Traumatic Grief and Loss
“Grief does not change you, Hazel. It reveals you.”― John Green
Unexpected loss such as the sudden death of your loved ones, the one you were able to hold, embrace and stay together with, is now no more around you such unprepared traumas are always difficult to make their way through the reality and be accepted and they usually leave you overwhelmed and shattered in your life behind them. On the other hand, a significant loss in business or failures can leave a similar impact on your mental health.
The loss or failures that are not foreseen and therefore the victim is not prepared for them and they leave the person devastated even after the situation itself has passed are known as trauma loss.
The prolonged feeling experienced by the victim of traumatic loss of being hurt, angry, and hopeless is said to be trauma grief.
The traumatic effects can be experienced victim to victim with great variability. The nature of trauma is not only the aspect that matters but the personal factors are also major concerns that fuel this variability. The personal factors may include cognition, emotionality, past trauma history, coping capacities, and environmental factors like resources and accessibility to obtain help. However, not only the sudden deaths of loved ones are the reason for people experiencing traumatic grief. It is observed that people who have suffered from loved one’s death after a terminal illness, the departure or separation of close love ones can also be indulged in traumatic grief and loss.
Here a list of common symptoms is given below that are caused by trauma and can be experienced by the person ranging from severe to mild depending on the type of trauma and personal factors.
- Intrusive re-experiencing
- Functional and occupation impairment
- Loss or increase in appetite
- Excess consumption of alcohol
- Dissconnectivity with surroundings
- Guilt and self-blame
- Fear and anxiety
- Withdrawal and loss of interest
- Continuing restlessness and distress
- Avoidance behaviors
- Ceaseless grief and aching
Traumatic loss never leaves a person easily as it keeps recurring from time to time and overcoming it is a very agonizing and trial and error based process. You can’t simply get rid of it at once. Carefully planned strategies can be a great asset to get out of your continuing mental distress. So here we’re discussing some invaluable strategies to help you in coping up with traumatic loss:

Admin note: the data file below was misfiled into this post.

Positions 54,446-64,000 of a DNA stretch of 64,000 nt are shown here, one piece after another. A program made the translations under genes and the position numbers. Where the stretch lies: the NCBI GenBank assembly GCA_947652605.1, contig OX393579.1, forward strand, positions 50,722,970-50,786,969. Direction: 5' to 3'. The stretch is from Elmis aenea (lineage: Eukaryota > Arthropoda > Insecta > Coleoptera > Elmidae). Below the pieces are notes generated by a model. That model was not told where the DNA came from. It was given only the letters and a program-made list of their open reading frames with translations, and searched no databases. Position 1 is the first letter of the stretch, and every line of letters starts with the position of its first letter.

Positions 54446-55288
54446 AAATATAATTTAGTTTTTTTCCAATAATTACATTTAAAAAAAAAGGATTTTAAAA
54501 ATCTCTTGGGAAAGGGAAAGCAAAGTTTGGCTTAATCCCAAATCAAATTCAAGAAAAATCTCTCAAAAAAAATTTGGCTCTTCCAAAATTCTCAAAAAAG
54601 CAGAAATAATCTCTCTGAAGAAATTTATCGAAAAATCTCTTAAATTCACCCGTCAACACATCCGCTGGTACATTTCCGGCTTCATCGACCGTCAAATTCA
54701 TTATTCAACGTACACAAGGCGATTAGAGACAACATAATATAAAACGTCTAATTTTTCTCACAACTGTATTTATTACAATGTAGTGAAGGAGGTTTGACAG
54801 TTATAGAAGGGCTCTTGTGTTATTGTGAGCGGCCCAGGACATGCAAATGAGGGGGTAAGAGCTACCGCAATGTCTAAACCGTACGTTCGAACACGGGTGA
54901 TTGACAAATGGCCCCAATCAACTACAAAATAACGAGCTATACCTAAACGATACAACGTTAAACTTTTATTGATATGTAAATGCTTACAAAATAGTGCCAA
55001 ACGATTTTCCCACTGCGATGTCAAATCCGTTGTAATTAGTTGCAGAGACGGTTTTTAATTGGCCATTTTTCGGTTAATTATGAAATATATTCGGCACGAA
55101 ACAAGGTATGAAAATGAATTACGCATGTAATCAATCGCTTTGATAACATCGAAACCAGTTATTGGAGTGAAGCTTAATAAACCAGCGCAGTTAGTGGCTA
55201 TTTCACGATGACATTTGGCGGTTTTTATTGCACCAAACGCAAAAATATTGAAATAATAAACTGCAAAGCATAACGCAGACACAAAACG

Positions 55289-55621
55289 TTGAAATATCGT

- Get busy
Fake it until you make it. Although it is always difficult to unlearn the painful experiences it is more agonizing to keep remembering what is not going to be changed, therefore even not wholeheartedly just fake to get yourself into some activities that are not stressful to your mind such as journaling, meditation, painting, cycling, swimming, dancing and many other. Keep doing them until your attention is completely diverted from your pain towards them.
- Be in connection
Isolating yourself means opening yourself to negative overthinking. Be in a pleasant environment with the people who make you feel pleasant. You don’t need to talk about trauma necessarily if you don’t want to. Ask them to give you time until you feel like talking about it. Then let it all out to someone who listens to you with great attention without judging you. Do not damage your relationships, they are the ones that can help you in coming back to ease.
Small Steps for Big Changes
Other than the above-mentioned lifestyle changes here are some small steps that can be helpful as well:
- Taking care of your health
- Having a healthy intake of food
- Consulting with the professional if the symptoms exceed the bearing limit
- Have ample sleep
- Eliminate unhealthy habits such as alcohol intake, late-night waking and binge eating
- Mindful breathing
- Getting the insight into your trauma; accepting it and deliberately getting out of it
- Staying flexible and hopeful during treatment
To heal your loss and grief is a time taking process so let it be done with unconditional positivity and hope.